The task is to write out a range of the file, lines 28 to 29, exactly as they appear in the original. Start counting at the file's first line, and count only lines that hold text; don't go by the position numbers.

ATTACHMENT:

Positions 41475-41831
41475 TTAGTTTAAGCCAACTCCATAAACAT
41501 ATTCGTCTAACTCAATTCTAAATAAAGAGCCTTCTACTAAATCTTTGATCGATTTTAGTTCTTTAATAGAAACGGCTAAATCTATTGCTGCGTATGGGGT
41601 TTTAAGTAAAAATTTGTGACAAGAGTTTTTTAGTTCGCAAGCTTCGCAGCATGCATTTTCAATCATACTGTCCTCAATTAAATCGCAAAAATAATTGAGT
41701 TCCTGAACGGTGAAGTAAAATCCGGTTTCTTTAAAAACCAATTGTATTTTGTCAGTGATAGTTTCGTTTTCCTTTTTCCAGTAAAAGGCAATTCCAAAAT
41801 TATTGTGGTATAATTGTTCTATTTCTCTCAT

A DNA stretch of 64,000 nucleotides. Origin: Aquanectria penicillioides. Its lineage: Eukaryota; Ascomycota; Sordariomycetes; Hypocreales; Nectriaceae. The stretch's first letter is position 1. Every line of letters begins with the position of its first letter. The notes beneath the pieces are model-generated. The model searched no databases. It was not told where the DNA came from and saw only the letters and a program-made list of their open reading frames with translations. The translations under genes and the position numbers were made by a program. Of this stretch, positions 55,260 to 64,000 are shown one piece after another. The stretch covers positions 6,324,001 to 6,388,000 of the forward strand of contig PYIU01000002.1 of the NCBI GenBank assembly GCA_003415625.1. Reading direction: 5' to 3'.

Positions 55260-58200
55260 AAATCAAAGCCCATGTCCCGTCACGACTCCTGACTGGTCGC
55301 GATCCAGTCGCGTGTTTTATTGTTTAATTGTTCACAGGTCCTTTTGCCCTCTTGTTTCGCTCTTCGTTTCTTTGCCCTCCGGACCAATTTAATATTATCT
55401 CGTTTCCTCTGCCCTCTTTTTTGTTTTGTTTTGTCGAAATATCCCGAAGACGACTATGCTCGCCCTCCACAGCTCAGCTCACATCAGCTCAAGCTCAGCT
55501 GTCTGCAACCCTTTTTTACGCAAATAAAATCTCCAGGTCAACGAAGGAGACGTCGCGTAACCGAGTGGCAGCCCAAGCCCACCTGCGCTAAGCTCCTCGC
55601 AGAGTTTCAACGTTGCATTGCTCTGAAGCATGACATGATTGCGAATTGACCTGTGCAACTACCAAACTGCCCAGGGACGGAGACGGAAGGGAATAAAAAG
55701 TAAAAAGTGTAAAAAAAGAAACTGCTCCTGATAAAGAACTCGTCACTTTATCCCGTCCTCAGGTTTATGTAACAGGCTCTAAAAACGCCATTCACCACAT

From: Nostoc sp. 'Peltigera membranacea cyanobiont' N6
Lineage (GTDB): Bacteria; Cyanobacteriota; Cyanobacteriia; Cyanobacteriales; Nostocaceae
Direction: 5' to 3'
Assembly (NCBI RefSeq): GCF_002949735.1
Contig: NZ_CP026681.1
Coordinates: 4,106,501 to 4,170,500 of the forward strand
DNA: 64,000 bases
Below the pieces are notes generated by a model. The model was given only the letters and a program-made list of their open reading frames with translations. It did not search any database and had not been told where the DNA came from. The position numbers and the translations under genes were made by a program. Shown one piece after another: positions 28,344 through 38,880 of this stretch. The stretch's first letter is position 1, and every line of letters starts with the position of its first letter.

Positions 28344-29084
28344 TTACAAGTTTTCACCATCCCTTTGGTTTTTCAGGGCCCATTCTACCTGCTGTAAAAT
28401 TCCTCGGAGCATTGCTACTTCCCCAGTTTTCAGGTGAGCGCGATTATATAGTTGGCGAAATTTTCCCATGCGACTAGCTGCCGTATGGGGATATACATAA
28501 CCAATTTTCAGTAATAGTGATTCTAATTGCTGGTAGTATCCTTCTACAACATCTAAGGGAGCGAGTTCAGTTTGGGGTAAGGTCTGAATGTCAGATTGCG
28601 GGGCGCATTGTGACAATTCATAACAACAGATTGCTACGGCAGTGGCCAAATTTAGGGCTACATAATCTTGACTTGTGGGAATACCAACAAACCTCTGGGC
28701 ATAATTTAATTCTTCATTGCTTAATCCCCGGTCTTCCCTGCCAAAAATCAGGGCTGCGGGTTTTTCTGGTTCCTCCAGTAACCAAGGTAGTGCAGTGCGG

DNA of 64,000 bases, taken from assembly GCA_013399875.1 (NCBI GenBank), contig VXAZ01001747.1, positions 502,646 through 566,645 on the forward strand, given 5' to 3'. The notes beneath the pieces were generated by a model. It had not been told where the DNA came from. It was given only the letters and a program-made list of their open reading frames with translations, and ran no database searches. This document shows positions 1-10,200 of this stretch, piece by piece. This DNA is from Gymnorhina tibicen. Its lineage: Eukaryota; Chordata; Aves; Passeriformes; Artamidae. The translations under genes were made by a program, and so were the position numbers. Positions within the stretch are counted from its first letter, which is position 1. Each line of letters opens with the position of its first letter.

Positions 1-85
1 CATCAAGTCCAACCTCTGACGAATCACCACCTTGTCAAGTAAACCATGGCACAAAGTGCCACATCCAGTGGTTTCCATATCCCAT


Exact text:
28701 ATAATTTAATTCTTCATTGCTTAATCCCCGGTCTTCCCTGCCAAAAATCAGGGCTGCGGGTTTTTCTGGTTCCTCCAGTAACCAAGGTAGTGCAGTGCGG

DNA of 64,000 bases, taken from assembly GCA_013399875.1 (NCBI GenBank), contig VXAZ01001747.1, positions 502,646 through 566,645 on the forward strand, given 5' to 3'. The notes beneath the pieces were generated by a model. It had not been told where the DNA came from. It was given only the letters and a program-made list of their open reading frames with translations, and ran no database searches. This document shows positions 1-10,200 of this stretch, piece by piece. This DNA is from Gymnorhina tibicen. Its lineage: Eukaryota; Chordata; Aves; Passeriformes; Artamidae. The translations under genes were made by a program, and so were the position numbers. Positions within the stretch are counted from its first letter, which is position 1. Each line of letters opens with the position of its first letter.